Planting “suboptimal” parts of farmland for forestry could fit in well for dairy farmers going forward, with carbon emissions and environmental protection coming increasingly to the fore, according to one expert in the sector.
At the recent launch of Forest Industries Ireland (FII) last week, Veon forestry managing director Daragh Little spoke to AgriLand about how forestry can fit into a farm enterprise.
The managing director gave the example of dairy farmers, which will come under the most pressure regarding mitigation targets due to the expansion of the national dairy herd.
“Dairy farmers are really, really good at maximising every square inch on their farm for milk production,” Little noted.
But every farm has a proportion of land that they would say is suboptimal, shall we say, and that’s the opportunity for them to say ‘OK, that bit there should be my forest’.
He added that, under national forestry schemes, farmers who plant such land get an annual premium per year depending on what kind of tree they will plant for 15 years.
“That gives them a stable income off that which allows them to reinvest back into their farm.”
Through this, farmers will be able to estimate the amount of carbon they can store in their forest depending on the species they plant, which the managing director said will allow such farmers to say “I’m emitting 100t of carbon; my forestry is going to take 10t of carbon per year so my net emissions is 90t”.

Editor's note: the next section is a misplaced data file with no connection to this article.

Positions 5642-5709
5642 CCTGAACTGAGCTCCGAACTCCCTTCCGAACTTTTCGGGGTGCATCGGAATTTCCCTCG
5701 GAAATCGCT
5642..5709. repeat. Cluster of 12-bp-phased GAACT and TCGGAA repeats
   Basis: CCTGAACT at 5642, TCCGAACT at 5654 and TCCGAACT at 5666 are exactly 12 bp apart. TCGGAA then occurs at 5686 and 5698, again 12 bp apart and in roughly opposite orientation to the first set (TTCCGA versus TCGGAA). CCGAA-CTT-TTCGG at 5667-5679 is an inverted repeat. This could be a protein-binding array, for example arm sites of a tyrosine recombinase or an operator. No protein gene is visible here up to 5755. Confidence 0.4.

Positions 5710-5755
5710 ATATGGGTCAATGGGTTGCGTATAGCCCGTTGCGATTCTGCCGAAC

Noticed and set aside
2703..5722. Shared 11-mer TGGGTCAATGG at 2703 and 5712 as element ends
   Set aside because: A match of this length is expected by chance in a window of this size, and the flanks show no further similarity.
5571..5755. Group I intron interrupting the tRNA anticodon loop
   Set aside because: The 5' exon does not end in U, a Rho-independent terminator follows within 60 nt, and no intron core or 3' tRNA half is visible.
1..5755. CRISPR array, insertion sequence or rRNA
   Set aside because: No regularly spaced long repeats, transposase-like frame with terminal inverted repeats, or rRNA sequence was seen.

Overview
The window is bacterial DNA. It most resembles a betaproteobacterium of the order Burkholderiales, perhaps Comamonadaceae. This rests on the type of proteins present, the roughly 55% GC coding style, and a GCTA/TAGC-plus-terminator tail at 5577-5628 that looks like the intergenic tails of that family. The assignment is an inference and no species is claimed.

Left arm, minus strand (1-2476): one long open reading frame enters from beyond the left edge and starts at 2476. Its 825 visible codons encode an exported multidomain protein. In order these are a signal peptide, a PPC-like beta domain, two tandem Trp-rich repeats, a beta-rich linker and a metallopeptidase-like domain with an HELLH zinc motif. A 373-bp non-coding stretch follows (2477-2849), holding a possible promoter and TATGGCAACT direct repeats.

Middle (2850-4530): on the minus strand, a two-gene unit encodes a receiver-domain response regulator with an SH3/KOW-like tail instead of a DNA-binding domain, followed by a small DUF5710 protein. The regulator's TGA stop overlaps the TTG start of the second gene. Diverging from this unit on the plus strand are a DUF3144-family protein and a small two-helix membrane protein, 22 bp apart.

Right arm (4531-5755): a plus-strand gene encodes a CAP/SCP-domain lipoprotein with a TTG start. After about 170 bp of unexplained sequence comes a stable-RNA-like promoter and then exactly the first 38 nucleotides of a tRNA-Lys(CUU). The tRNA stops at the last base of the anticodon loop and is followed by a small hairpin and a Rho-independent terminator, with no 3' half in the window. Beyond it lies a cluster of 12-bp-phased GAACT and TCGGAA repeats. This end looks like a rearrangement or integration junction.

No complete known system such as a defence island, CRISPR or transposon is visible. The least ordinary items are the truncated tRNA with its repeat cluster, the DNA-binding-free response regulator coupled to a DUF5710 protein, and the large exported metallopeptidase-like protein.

“If they want to become balanced in their farm enterprise, they can expand the farm and plant more, or reduce their dairy or plant more on the existing farm that they have; so they have options to do that,” he added.
In the next 10-15 years, all farmers are going to be put under pressure to focus on what carbon they are emitting from their farm. And many of them up to it, and some of them are not.
Little said that part of the solution is forestry, noting a number of benefits “not just about carbon”.
“You’re talking about water protection – water framework directive is a big issue to farmers, particularly dairy farmers because of the amount of water that they use in the process, and they have to be looking at how do ‘we filter this out so that it doesn’t get out to the river?’
The director said that a forest is a really good way of doing this, noting that water gets filtered multiple times by trees planted between sheds and rivers before it gets to waterways clean.
“So there’s lots of solutions that they have to look at and it’s not just about carbon. It’s about protection, mitigating the risk of being fined for water pollution.
There’s many ways farmers need to look at this in how forestry can contribute to all of their farm and how farmers can protect their farm from pollution and from fines that may result from pollution.
Little noted that such fines will be hefty, with authorities also getting better and more sophisticated at identifying culprits to pollution.
“So, forestry plays multiple roles on a farm and that’s why farmers should look at it – not just from a carbon perspective: income; the environmental benefits; the biodiversity – all of those things that forestry brings in,” Little concluded.